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Robinson Crusoe in the Family: Feminist Economics and Lost in Space

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  • Gillian Hewitson

    ()
    (School of Economics, La Trobe University)

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    Abstract

    The use of the figure of Robinson Crusoe as an exemplar of rational economic man may be viewed as of no significance whatsoever, or as very significant in the creation of the meaning of the economic agent. This paper discusses two alternative views of feminist economists. Some feminist economists can be understood to be arguing for the situating of Crusoe within a family context in order to more fully represent the economic reality of both men and women. Others suggest that adding representations of women and families without examining the underlying significance and functioning of Crusoe as a self-made man may misrepresent women in the same way as their exclusion or absence from economic representations. A reading of a modern Family Robinson story is used to discuss these views.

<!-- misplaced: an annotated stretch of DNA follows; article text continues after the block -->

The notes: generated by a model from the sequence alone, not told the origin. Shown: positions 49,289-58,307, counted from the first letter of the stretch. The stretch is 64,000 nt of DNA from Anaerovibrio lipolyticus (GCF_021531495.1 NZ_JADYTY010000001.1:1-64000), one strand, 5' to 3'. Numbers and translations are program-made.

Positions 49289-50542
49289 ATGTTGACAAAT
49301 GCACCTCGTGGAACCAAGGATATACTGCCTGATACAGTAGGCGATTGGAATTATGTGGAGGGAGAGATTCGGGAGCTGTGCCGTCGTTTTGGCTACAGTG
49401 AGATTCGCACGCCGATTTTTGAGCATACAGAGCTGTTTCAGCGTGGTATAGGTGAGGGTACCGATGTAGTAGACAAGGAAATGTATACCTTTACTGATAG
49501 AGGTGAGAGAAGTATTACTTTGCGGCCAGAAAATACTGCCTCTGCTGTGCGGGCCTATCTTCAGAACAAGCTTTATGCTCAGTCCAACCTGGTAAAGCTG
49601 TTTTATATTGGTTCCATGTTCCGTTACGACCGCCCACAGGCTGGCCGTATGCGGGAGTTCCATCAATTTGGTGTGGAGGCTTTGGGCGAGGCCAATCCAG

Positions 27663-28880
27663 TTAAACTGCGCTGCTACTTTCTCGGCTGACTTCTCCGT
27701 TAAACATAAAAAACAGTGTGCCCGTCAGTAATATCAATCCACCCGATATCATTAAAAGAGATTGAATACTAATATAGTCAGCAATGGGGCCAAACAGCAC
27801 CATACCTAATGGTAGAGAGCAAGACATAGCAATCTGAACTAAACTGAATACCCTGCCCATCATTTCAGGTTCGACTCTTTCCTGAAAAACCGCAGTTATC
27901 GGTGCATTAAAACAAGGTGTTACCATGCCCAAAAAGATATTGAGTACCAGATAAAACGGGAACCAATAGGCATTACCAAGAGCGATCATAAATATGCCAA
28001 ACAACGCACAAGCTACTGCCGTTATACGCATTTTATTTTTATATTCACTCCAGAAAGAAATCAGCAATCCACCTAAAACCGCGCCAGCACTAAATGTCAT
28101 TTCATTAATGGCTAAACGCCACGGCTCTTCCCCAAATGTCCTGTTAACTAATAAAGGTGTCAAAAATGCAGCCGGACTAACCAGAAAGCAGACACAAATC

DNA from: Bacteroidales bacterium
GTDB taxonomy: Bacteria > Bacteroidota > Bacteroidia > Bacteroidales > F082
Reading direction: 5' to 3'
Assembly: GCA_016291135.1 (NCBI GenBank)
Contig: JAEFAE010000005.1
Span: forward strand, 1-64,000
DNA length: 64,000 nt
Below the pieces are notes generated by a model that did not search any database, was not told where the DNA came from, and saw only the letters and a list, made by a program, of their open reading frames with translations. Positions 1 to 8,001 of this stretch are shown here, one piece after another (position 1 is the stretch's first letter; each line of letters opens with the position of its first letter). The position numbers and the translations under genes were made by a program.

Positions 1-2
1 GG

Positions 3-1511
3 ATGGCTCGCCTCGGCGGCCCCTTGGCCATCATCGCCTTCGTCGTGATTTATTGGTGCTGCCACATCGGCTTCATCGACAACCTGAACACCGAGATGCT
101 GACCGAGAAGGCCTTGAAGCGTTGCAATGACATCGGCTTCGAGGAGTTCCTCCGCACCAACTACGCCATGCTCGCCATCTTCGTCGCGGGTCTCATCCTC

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    File URL: http://www.latrobe.edu.au/__data/assets/pdf_file/0006/130875/2001.02.pdf
    File Function: First version, 2001.02.pdf
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    Bibliographic Info

    Paper provided by School of Economics, La Trobe University in its series Working Papers with number 2001.02.

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    Length: 23 pages
    Date of creation: 2001
    Date of revision:
    Handle: RePEc:trb:wpaper:2001.02

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    Keywords: Economic man; Robinson Crusoe; family; story-telling; feminist poststructuralism; Women; Economists;

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